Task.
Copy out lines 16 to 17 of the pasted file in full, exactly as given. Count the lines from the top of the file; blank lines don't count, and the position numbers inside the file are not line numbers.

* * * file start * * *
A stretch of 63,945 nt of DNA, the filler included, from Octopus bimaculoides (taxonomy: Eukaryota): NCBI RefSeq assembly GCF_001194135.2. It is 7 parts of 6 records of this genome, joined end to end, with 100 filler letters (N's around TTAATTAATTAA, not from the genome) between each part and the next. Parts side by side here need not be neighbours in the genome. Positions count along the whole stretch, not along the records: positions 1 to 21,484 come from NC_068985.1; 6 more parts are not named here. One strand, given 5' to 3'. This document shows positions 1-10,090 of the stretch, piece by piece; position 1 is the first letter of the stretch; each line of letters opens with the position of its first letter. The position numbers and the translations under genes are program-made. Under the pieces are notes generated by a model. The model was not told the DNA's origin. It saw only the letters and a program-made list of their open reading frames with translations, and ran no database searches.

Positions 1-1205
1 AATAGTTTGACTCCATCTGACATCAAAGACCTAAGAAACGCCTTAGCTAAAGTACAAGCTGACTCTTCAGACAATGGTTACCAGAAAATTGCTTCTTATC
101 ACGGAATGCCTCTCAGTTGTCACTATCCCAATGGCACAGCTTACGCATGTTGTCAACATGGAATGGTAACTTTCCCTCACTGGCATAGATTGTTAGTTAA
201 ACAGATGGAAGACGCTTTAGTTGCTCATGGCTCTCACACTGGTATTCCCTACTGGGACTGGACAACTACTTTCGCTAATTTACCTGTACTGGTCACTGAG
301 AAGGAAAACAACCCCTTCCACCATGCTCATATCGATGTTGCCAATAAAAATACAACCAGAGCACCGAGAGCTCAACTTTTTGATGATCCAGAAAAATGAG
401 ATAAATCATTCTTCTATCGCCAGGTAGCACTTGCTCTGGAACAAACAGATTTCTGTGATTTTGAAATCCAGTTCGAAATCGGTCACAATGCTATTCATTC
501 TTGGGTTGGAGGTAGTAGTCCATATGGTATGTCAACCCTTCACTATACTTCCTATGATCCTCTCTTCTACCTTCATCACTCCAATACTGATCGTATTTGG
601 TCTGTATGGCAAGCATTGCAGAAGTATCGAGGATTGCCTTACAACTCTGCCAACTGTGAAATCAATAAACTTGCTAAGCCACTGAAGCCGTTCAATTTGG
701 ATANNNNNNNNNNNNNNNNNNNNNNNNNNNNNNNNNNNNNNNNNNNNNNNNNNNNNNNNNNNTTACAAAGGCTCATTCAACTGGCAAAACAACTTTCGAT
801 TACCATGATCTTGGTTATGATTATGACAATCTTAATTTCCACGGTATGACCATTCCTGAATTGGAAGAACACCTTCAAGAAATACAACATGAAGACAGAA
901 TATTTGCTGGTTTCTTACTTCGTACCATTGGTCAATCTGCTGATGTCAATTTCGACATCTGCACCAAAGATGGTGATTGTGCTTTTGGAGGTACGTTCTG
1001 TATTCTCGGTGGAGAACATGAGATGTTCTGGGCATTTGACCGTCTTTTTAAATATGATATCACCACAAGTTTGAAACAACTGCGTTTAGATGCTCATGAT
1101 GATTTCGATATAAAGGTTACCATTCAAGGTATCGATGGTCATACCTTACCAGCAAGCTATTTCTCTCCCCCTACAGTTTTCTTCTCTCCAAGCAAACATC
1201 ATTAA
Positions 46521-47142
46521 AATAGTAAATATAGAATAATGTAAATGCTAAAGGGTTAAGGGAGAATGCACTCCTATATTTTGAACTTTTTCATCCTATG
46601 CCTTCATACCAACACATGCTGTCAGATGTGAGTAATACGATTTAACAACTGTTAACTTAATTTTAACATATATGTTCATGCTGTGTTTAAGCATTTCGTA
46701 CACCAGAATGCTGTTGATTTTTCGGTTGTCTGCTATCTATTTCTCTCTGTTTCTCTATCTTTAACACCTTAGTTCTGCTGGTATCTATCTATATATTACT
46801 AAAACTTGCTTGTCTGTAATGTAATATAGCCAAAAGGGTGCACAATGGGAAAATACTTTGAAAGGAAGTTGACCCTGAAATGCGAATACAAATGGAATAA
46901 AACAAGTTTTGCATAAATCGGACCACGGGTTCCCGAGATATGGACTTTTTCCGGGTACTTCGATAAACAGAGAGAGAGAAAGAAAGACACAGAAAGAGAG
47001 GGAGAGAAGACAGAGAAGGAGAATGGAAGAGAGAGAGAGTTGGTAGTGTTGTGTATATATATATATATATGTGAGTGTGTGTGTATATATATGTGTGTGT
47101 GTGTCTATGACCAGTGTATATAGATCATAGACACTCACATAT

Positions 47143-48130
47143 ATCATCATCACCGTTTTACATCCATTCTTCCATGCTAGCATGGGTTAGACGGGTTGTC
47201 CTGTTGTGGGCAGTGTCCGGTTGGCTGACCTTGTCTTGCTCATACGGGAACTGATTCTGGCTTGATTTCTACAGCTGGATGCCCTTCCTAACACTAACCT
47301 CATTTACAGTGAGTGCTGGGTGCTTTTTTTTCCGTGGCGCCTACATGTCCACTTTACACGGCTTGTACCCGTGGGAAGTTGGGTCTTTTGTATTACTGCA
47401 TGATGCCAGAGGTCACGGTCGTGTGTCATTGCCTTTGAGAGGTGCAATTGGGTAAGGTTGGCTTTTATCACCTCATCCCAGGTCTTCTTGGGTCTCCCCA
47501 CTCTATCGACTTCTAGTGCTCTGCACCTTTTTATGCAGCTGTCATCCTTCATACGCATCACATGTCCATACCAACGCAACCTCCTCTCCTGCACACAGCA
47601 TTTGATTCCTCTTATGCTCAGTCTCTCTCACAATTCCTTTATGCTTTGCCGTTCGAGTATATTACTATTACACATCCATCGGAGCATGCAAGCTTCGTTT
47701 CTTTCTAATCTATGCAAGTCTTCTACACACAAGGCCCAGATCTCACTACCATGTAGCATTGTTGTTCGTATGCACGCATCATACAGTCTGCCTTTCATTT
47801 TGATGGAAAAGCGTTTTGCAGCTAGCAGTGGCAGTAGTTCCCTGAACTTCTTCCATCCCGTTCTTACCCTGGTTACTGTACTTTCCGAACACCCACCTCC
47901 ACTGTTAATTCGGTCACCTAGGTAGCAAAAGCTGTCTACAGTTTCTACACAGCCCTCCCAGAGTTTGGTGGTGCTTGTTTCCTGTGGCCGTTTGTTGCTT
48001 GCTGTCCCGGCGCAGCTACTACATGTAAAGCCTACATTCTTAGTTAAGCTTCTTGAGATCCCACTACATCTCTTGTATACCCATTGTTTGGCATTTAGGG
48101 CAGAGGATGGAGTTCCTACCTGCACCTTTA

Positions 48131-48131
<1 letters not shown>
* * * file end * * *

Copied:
Positions 46521-47142
46521 AATAGTAAATATAGAATAATGTAAATGCTAAAGGGTTAAGGGAGAATGCACTCCTATATTTTGAACTTTTTCATCCTATG